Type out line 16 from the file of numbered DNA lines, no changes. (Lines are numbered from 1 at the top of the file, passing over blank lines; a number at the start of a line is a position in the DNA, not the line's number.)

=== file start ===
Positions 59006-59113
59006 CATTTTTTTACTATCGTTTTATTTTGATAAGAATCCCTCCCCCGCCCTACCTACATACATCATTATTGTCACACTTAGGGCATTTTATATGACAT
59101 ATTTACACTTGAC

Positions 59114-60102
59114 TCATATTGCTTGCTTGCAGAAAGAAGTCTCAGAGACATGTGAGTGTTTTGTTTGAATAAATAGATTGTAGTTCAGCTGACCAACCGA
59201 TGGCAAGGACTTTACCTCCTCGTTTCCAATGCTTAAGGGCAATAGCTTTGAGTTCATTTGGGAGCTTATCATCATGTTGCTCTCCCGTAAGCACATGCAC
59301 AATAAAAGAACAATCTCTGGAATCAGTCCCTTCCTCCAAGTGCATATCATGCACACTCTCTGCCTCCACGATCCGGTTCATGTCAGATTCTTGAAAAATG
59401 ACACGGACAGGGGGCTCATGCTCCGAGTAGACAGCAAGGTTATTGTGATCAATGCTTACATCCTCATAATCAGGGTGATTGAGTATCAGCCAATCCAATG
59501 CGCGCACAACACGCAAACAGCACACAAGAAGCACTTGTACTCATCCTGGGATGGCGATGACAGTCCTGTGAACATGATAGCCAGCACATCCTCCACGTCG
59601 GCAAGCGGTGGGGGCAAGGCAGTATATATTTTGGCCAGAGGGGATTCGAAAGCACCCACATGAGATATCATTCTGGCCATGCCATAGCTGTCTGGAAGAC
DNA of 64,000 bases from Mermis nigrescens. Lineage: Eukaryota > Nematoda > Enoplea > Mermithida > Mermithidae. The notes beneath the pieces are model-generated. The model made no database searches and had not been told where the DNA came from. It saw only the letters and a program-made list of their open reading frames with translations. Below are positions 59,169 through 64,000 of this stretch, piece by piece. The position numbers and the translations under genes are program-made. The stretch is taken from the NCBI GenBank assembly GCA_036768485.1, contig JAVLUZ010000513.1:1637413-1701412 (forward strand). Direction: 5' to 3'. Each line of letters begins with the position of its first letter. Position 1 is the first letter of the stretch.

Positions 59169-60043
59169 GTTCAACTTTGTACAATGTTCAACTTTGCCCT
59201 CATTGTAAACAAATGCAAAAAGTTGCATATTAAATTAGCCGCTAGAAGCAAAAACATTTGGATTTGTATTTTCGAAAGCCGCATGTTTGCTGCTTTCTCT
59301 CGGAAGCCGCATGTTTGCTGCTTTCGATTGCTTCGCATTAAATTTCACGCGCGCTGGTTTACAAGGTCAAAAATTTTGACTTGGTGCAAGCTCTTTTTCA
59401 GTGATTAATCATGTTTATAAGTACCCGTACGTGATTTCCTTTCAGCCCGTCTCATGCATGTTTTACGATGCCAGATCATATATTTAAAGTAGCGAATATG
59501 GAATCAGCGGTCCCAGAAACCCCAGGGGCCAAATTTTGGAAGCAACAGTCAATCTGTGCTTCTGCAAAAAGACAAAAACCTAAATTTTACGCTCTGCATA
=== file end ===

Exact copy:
59401 GTGATTAATCATGTTTATAAGTACCCGTACGTGATTTCCTTTCAGCCCGTCTCATGCATGTTTTACGATGCCAGATCATATATTTAAAGTAGCGAATATG